Rock County’s spending will swell by 8.4 percent in the county administrator’s 2019 proposed budget, jumping by $14.6 million over the 2018 budget.
In the budget, Rock County Administrator Josh Smith recommends a 1.1 percent increase in the tax levy, meaning the county would take in $720,500 more in overall property taxes.
The levy increase comes as Smith recommends cutting the county’s tax rate by almost 5 percent in 2019. On average, he proposes a rate of $6.20 per $1,000 in equalized property value.
But the dip in the tax rate does not necessarily signal lower taxes. Smith said county property taxes will increase on average because the county’s equalized value—the overall cash value of properties— has jumped by 6.3 percent.
The proposed budget calls for an average property tax hike of about $5 on a home valued at $100,000 last year. That figures in the lower tax rate, increased tax levy and the county’s equalized value.
Smith’s tax recommendations are countywide averages. Each municipality will have a different rate that depends on its tax levy and assessments.
Noteworthy in the proposed budget is the increase in spending. Overall capital improvement expenditures would rise by 42.4 percent, largely because of a courthouse security project estimated to cost $5.16 million next year.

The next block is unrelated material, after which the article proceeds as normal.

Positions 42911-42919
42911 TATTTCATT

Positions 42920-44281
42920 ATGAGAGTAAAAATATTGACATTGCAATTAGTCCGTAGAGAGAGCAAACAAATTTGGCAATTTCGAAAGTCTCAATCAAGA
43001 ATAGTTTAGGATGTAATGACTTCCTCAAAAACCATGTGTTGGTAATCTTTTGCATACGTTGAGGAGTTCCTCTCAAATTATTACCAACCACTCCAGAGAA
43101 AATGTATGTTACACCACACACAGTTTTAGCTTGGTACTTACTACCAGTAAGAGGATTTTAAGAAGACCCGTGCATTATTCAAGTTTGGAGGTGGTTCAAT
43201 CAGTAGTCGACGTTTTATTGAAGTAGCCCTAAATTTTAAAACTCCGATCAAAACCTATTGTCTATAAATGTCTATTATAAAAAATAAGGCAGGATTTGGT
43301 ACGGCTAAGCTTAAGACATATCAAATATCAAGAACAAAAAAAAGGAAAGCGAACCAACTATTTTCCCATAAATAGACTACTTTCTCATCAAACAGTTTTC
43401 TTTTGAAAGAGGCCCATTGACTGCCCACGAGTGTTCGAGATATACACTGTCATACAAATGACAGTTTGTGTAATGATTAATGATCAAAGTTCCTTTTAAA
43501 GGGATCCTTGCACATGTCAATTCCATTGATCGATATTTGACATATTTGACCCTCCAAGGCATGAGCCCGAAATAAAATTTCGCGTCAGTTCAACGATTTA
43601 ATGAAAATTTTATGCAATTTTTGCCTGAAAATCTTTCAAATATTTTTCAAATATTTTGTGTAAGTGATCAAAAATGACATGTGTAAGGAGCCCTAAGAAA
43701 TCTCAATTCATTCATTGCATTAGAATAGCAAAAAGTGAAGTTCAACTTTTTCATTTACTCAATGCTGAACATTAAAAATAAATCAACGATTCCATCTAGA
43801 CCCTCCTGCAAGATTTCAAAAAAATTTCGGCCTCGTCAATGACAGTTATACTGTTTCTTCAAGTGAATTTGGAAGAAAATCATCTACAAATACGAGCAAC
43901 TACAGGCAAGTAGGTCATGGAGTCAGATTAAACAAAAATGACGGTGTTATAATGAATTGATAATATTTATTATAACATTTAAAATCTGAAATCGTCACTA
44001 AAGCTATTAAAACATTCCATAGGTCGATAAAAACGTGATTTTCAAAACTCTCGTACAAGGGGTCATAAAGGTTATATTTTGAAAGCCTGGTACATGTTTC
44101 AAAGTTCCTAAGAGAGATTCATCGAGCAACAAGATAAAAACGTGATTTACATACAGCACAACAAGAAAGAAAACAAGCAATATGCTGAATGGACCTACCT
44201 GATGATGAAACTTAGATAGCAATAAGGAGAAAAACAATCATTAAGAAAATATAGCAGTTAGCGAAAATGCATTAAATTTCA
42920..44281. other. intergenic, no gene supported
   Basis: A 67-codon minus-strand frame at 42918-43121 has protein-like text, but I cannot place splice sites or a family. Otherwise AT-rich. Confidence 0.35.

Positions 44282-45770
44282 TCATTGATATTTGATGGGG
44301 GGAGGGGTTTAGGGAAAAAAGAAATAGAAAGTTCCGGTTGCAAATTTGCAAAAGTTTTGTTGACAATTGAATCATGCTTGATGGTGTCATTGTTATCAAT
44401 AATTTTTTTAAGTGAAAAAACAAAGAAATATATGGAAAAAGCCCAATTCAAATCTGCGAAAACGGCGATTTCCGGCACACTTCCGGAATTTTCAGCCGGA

Smith recommends increasing operating expenses by $10 million. Much of that is for overtime costs for the sheriff’s office, personnel, and programs such as evidence-based decision-making and comprehensive community services.
Forty percent of the county’s revenue comes from federal and state aid, and Smith said that revenue will increase by several million dollars. Half of the proposed budget would be spent on health and human services.
Smith presented the first draft of the 2019 budget at the Rock County Board meeting Thursday. Another budget presentation is planned for 9 a.m. Nov. 5.
A public hearing on the budget will be at 6 p.m. Nov. 7, and the board will vote on it at the annual budget meeting at 9 a.m. Nov. 13.